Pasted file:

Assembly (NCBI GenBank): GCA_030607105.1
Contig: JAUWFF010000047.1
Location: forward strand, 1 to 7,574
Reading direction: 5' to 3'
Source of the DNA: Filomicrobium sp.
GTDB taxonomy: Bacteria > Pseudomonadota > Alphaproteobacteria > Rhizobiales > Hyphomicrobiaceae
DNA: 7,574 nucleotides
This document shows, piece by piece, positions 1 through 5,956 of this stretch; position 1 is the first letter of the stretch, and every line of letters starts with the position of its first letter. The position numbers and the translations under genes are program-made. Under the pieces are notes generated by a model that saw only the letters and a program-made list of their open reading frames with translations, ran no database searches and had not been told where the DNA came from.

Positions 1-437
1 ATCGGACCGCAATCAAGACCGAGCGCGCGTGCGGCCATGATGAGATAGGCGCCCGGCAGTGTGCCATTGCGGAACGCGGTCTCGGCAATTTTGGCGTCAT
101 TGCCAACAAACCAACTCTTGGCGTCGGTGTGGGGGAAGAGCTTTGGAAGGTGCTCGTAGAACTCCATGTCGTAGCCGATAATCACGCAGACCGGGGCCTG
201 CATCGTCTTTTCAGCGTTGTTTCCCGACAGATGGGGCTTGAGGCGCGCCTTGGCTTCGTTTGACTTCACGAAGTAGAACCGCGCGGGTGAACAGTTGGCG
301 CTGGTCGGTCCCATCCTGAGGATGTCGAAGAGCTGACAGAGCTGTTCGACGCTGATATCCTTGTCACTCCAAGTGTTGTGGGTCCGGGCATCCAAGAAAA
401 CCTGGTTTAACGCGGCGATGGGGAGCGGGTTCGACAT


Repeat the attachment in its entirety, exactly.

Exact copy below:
Assembly (NCBI GenBank): GCA_030607105.1
Contig: JAUWFF010000047.1
Location: forward strand, 1 to 7,574
Reading direction: 5' to 3'
Source of the DNA: Filomicrobium sp.
GTDB taxonomy: Bacteria > Pseudomonadota > Alphaproteobacteria > Rhizobiales > Hyphomicrobiaceae
DNA: 7,574 nucleotides
This document shows, piece by piece, positions 1 through 5,956 of this stretch; position 1 is the first letter of the stretch, and every line of letters starts with the position of its first letter. The position numbers and the translations under genes are program-made. Under the pieces are notes generated by a model that saw only the letters and a program-made list of their open reading frames with translations, ran no database searches and had not been told where the DNA came from.

Positions 1-437
1 ATCGGACCGCAATCAAGACCGAGCGCGCGTGCGGCCATGATGAGATAGGCGCCCGGCAGTGTGCCATTGCGGAACGCGGTCTCGGCAATTTTGGCGTCAT
101 TGCCAACAAACCAACTCTTGGCGTCGGTGTGGGGGAAGAGCTTTGGAAGGTGCTCGTAGAACTCCATGTCGTAGCCGATAATCACGCAGACCGGGGCCTG
201 CATCGTCTTTTCAGCGTTGTTTCCCGACAGATGGGGCTTGAGGCGCGCCTTGGCTTCGTTTGACTTCACGAAGTAGAACCGCGCGGGTGAACAGTTGGCG
301 CTGGTCGGTCCCATCCTGAGGATGTCGAAGAGCTGACAGAGCTGTTCGACGCTGATATCCTTGTCACTCCAAGTGTTGTGGGTCCGGGCATCCAAGAAAA
401 CCTGGTTTAACGCGGCGATGGGGAGCGGGTTCGACAT